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Robert Stephenson was responsible for building this bridge to take the Chester and Holyhead Railway Line across the fast-flowing, tidal River Conwy.
Stephenson proposed a wrought iron 'tubular' bridge, and contracted William Fairbairn to undertake experiments to determine the best form.
A similar form of construction was adopted for the Britannia Bridge across the Menai Strait.
Tenders for the ironwork were received from a number of major companies, including Fairbairn, Hick, Rothwell, and James Lillie, but none were acceptable. Surprisingly, a masonry contractor, William Evans (of Cambridge), bid to undertake the masonry and iron work, and his bid was accepted (to include construction of six pontoons for floating the tubes).
1847 At the request of William Evans, Richard Roberts produced the 'Jacquard Punching Machine,' an automatic tool for accurately punching the rivet-holes. This allowed for rapid production of the tubes as well as increasing their strength and reducing the cost of construction.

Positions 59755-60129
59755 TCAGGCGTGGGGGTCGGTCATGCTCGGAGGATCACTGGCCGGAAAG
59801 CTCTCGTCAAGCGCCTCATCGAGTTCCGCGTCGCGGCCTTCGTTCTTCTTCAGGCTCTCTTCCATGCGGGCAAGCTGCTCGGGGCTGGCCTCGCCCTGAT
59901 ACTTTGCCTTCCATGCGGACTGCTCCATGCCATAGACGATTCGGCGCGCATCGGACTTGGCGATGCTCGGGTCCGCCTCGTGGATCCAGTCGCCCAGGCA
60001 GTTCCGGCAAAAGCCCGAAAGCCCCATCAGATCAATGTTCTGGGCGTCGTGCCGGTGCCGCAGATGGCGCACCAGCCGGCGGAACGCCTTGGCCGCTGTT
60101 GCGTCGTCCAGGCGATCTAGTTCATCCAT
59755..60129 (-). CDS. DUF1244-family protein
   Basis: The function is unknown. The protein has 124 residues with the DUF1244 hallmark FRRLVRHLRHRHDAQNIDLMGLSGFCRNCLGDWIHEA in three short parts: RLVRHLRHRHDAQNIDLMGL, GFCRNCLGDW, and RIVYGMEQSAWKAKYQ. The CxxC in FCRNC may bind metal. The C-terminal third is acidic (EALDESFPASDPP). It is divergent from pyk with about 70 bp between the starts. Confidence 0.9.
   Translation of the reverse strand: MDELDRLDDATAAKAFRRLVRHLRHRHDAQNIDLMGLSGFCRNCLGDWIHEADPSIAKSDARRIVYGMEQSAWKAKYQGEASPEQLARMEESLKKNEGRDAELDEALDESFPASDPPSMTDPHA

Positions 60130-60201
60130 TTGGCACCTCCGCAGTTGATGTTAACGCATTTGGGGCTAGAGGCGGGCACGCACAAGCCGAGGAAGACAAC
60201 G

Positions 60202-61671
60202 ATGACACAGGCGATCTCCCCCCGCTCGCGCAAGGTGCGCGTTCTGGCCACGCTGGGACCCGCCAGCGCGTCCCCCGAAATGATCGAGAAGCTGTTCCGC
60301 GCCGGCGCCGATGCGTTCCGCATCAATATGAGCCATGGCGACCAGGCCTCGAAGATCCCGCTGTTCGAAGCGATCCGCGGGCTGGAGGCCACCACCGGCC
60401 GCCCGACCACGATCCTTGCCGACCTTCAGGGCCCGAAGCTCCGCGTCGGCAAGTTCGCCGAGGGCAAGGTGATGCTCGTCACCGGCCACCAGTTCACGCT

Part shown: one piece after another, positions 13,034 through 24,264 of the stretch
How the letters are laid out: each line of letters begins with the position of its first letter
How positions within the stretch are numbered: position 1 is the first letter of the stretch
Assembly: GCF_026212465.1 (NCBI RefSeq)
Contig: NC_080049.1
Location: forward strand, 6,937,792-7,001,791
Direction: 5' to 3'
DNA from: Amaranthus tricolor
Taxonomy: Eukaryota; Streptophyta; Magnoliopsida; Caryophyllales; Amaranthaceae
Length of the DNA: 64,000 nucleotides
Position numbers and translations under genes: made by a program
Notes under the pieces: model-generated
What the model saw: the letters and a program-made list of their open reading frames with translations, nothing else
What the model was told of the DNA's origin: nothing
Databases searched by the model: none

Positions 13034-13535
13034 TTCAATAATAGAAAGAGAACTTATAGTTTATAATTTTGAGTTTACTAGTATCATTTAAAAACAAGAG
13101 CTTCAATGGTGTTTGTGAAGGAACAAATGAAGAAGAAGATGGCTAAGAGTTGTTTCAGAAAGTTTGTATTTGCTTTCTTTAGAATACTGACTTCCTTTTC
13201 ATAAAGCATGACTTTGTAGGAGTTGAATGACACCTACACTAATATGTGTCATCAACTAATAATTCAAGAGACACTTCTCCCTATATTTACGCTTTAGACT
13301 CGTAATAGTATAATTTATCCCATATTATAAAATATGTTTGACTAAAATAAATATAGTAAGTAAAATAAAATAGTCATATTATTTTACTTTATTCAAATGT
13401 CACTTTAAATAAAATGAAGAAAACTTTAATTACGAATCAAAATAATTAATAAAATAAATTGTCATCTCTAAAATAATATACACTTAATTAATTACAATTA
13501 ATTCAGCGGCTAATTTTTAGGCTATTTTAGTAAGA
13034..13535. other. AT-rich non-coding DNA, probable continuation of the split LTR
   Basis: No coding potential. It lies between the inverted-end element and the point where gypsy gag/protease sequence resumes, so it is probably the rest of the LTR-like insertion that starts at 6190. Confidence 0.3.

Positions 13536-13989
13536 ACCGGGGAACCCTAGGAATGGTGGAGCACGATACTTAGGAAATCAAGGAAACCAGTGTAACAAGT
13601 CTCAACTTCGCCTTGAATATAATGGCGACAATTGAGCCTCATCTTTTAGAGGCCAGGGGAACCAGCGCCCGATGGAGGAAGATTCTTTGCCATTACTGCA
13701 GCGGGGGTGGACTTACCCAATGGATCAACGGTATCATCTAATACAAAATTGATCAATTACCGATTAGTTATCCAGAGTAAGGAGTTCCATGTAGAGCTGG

1850 Bridge completed.
1850 Edwin Clark published "The Britannia and Conway Tubular Bridges". Conwy railway bridge carries the North Wales coast railway line across the River Conwy between Llandudno Junction and the town of Conwy.
Being the first tubular bridge to be built, the design needed much testing on prototypes to confirm that it would be capable of carrying heavy locomotives, the testing being performed by Fairbairn. The successful result enabled the much larger Britannia bridge to be built.
In 1899 the span was reduced by 90 ft by introducing two pairs of cast iron columns in the bridge. Additional vertical strengthening ribs were attached to the girders above the columns. The work commenced in 1896, and was undertaken by the Cleveland Bridge and Engineering Co of Darlington. The maximum depth of the iron columns in the river bed was 70 ft.
Since the destruction by fire of Britannia Bridge in 1970, Conwy railway bridge remains the only surviving example of this means of construction undertaken by Stephenson.